Apple released its new iOS 8 operating platform on Wednesday, sans one highly-anticipated piece: HealthKit. Rumors have been circulating that technical glitches would delay the launch of the health data gathering and sharing platform; on Wednesday, Apple told Reuters that it is "working quickly to have the bug fixed in a software update and have HealthKit apps available by the end of the month."
But Apple hasn't just delayed the release of HealthKit. It has also yanked some HealthKit-compatible apps, like MyFitnessPal and Carrot Fit. Although the tweet has since been removed, Carrot Fit developer Brian Mueller tweeted on Wednesday: "Well that's a relief. Just got a call from Apple, there's nothing wrong with CARROT Fit. HealthKit is just broken and isn't ready to launch." Then, shortly after, he added: "Sounds like HealthKit won't be working at all this week. And there's no ETA for when a bug fix will go live."
There's been a few aspersions cast on Apple's ability to successfully protect the private health information of its users in the wake of the recent system hack that exposed a few private photos of Jennifer Lawrence. So perhaps they are still ironing out some kinks.
Still, EMR giant Epic doesn't seem to be backing off. Spokesman Brian Spranger offered a few more details as to how the company's MyChart application would integrate with HealthKit:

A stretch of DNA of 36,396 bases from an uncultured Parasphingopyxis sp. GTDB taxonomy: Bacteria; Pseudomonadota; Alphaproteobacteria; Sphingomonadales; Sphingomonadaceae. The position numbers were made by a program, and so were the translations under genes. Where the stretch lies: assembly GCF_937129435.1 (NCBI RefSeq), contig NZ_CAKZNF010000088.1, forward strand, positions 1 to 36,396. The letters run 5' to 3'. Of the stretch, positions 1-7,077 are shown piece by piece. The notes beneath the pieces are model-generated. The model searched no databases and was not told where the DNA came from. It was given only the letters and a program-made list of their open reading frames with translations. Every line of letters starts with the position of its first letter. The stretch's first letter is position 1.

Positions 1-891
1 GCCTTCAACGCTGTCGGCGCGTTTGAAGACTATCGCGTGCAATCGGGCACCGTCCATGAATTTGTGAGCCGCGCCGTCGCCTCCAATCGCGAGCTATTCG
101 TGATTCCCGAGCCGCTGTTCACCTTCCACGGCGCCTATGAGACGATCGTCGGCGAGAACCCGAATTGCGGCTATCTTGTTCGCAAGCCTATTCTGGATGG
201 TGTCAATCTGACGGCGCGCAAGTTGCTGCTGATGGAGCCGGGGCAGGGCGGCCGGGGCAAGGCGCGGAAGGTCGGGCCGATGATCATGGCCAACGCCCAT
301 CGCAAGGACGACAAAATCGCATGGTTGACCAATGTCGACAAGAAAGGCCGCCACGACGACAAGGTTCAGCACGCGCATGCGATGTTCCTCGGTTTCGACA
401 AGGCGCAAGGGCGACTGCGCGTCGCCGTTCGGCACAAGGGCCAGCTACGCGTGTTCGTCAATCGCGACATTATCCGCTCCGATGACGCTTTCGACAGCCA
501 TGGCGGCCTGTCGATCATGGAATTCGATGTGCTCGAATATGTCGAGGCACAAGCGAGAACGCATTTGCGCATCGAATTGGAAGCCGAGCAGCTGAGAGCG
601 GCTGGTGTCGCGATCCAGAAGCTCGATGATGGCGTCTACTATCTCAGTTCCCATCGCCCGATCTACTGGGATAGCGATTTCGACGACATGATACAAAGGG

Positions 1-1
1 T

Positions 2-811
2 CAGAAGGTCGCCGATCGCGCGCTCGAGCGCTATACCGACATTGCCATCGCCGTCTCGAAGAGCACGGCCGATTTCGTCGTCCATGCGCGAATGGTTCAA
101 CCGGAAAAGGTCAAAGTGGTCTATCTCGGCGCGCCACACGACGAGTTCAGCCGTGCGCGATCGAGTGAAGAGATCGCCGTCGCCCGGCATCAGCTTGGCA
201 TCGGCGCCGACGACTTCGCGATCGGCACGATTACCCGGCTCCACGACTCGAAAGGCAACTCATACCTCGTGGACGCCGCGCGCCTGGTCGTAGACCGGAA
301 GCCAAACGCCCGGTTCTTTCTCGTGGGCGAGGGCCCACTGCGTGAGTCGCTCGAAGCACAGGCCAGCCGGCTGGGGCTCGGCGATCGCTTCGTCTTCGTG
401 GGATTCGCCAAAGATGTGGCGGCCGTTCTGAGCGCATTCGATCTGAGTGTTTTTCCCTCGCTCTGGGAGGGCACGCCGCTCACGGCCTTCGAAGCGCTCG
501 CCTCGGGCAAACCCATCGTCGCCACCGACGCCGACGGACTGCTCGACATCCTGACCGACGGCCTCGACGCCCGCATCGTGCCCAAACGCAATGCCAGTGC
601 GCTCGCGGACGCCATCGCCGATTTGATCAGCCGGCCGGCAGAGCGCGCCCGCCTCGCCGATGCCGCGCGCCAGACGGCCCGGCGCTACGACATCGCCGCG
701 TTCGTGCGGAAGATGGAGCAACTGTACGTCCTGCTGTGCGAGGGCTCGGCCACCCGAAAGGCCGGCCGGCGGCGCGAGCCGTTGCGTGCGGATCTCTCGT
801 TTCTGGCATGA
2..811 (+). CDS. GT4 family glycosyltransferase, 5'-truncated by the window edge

"If the patient has given permission for the MyChart app on their phone to know about that data, HealthKit 'wakes up' the MyChart app and tells it there's new data," Spranger said. "The MyChart app on the phone then transmits that weight back to the EpicCare EHR system where it can be used appropriately as part of the patient's medical care."
HealthKit is also set to be part of trials focusing on childhood diabetes with Stanford University Hospital and cancer and heart disease at Duke University. Other medical device makers are reportedly in talks with Apple and the providers to participate in the trials. According a company spokesperson, DexCom Inc.'s blood sugar monitoring equipment is talking with Apple, Stanford and the Food and Drug Administration about integrating with HealthKit. At the trial at Stanford, young Type 1-diabetes patients will be sent home with an iPod touch to monitor blood sugar levels between visits. DexCom would send information to HealthKit which could then be uploaded into Epic's MyChart, where physicians can access the data and track patients' blood sugar levels over time.
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